The British Standard 8102:2009 ‘Code of Practice for the Protection of Structures Against Water from the Ground’ is the benchmark by which all below ground waterproofing projects in the UK are judged. Within the standard, a primary recommendation is that waterproofing designers always consider a combination of waterproofing systems for structures in situations where the likelihood of leakage is high or the consequences of leakage are unacceptable.
What is combined waterproofing?
When looking at combining waterproofing, there are three clear waterproofing categories that are defined by BS 8102:2009. Combined waterproofing is therefore the effective implementation of two or more of the following types:
The structure has no integral protection against water and relies on a membrane to be introduced internally or externally to prevent water ingress. Examples of external membranes include bonded sheet membranes, sodium bentonite matting and liquid applied coatings. Internally, similar approaches, such as cementitious coatings and bitumen or polymer-based liquids applied via spray, trowel, brush or roller, are employed in order to resist water ingress.
The structure is designed to be integrally waterproof and the primary resistance against water ingress. Such structures will be of high grade concrete and, in addition, will frequently utilise hydrophilic or metal waterbars to protect vulnerable construction joints, injection waterbars that have the capability to inject grout into porous and poorly compacted joints, and resins for the sealing of leaks post-construction.
It is accepted that water could enter the building and, therefore, an internal cavity drainage system of dimpled membranes are used to depressurise incoming water and harmlessly manage it away from the structure, either via gravity to open elevations or to be removed by mechanical means.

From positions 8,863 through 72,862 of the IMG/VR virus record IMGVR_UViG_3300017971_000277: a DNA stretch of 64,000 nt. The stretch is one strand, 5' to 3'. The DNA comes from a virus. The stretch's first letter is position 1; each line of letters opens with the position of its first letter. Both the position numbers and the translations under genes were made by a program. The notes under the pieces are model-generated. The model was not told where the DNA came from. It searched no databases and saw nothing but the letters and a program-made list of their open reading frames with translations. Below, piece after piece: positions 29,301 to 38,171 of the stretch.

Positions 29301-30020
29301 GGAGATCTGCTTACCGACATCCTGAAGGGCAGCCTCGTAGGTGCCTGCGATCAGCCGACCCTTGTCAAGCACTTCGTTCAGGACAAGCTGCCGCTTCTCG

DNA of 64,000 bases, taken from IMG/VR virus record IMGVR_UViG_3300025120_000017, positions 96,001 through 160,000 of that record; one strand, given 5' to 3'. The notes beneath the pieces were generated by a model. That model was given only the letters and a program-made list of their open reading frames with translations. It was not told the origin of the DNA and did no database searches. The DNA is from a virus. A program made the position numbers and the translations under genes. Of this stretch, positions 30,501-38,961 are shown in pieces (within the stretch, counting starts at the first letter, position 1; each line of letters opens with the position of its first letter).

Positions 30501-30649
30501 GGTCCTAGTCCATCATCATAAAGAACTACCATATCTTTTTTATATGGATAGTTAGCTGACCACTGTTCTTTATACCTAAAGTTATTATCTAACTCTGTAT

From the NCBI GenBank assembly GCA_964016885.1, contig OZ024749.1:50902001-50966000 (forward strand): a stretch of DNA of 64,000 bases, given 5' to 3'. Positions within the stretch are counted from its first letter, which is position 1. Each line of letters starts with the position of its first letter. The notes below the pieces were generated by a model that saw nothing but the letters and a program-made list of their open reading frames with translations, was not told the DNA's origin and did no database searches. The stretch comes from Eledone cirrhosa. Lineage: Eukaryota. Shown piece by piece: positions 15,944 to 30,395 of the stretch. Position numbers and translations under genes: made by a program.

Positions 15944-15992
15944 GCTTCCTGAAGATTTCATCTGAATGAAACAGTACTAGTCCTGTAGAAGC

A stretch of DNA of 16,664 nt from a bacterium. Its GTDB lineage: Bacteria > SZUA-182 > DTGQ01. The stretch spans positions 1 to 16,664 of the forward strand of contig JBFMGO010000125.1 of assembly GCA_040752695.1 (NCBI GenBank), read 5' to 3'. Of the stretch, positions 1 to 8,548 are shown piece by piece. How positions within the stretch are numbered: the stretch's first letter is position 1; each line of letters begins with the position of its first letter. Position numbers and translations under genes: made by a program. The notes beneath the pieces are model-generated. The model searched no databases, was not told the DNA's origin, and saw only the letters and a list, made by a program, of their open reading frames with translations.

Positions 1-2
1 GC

When are ‘combined’ waterproofing systems required?
The British Standard is also specific as to the three contexts in which a waterproofing designer should look to recommend a combined waterproofing approach. These can be summarised as:
1. When the likelihood of leakage is high.
2. When the consequences of leakage are unacceptable.
3. When additional vapour checks are necessary for a system where unacceptable water vapour transmission could otherwise occur.
However, the required internal environment also influences the potential necessity for a combined approach. As it happens, the British Standard also categorises internal environments into three Grades:
Grade 1 – Some seepage and damp patches tolerable, dependent upon intended use. Examples include car parks and non-electrical plant rooms.
Grade 2 – No water penetration, but damp areas are tolerable. Ventilation may be required. Examples include retail storage and workshops.
Grade 3 – No water penetration is acceptable. Ventilation, dehumidification or air conditioning is necessarily appropriate to the intended use. Examples include habitable spaces, offices and restaurants.
Whereas a combination of any two types of waterproofing is usually adequate for a Grade 3 environment, the safest combination will often include a type C system. The other systems are largely dictated by the type of structure being waterproofed.
Waterproofing to all Environmental Grades
Newton Waterproofing Systems, as a supplier of multiple waterproofing systems, can effectively combine its products as type A, B and C systems in order to fulfil the requirement of any environmental grade, regardless of the severity of the risk, the complexity of the project, or the clients’ exacting expectations.
This way, it is possible to ensure that professional specifiers and specialist waterproofing contractors have the products to successfully waterproof any project, new and existing, large or small, and from the smallest residential situation to the largest civil engineering and commercial developments.